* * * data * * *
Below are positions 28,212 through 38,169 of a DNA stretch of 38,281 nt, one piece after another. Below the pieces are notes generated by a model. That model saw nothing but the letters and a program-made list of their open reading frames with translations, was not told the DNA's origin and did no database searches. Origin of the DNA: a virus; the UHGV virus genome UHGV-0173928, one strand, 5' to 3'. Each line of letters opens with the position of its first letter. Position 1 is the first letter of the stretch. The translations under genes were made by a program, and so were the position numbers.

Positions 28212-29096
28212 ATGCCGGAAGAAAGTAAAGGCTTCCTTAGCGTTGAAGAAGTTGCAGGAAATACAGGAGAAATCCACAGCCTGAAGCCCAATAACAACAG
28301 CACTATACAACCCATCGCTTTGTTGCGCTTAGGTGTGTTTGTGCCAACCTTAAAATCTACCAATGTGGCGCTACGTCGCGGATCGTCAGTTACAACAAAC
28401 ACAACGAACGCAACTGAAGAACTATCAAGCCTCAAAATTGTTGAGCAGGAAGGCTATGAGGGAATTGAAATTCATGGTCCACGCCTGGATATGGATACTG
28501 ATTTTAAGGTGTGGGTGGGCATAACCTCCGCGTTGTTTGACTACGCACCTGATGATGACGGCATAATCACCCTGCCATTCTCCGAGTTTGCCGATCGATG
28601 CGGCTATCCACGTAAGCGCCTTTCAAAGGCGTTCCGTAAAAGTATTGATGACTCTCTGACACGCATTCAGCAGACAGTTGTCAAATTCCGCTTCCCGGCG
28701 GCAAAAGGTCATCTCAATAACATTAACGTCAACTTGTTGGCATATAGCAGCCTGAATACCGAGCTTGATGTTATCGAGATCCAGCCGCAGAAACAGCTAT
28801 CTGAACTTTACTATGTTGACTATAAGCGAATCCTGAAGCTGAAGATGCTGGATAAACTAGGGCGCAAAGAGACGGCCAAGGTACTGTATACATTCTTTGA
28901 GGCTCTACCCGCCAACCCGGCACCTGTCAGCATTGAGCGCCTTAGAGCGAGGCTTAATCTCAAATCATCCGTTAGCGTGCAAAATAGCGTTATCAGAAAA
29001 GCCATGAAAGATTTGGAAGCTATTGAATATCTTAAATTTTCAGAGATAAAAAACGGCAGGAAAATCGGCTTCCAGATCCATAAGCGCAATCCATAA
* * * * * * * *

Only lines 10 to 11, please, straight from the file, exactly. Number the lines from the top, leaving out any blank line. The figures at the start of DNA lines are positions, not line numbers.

28901 GGCTCTACCCGCCAACCCGGCACCTGTCAGCATTGAGCGCCTTAGAGCGAGGCTTAATCTCAAATCATCCGTTAGCGTGCAAAATAGCGTTATCAGAAAA
29001 GCCATGAAAGATTTGGAAGCTATTGAATATCTTAAATTTTCAGAGATAAAAAACGGCAGGAAAATCGGCTTCCAGATCCATAAGCGCAATCCATAA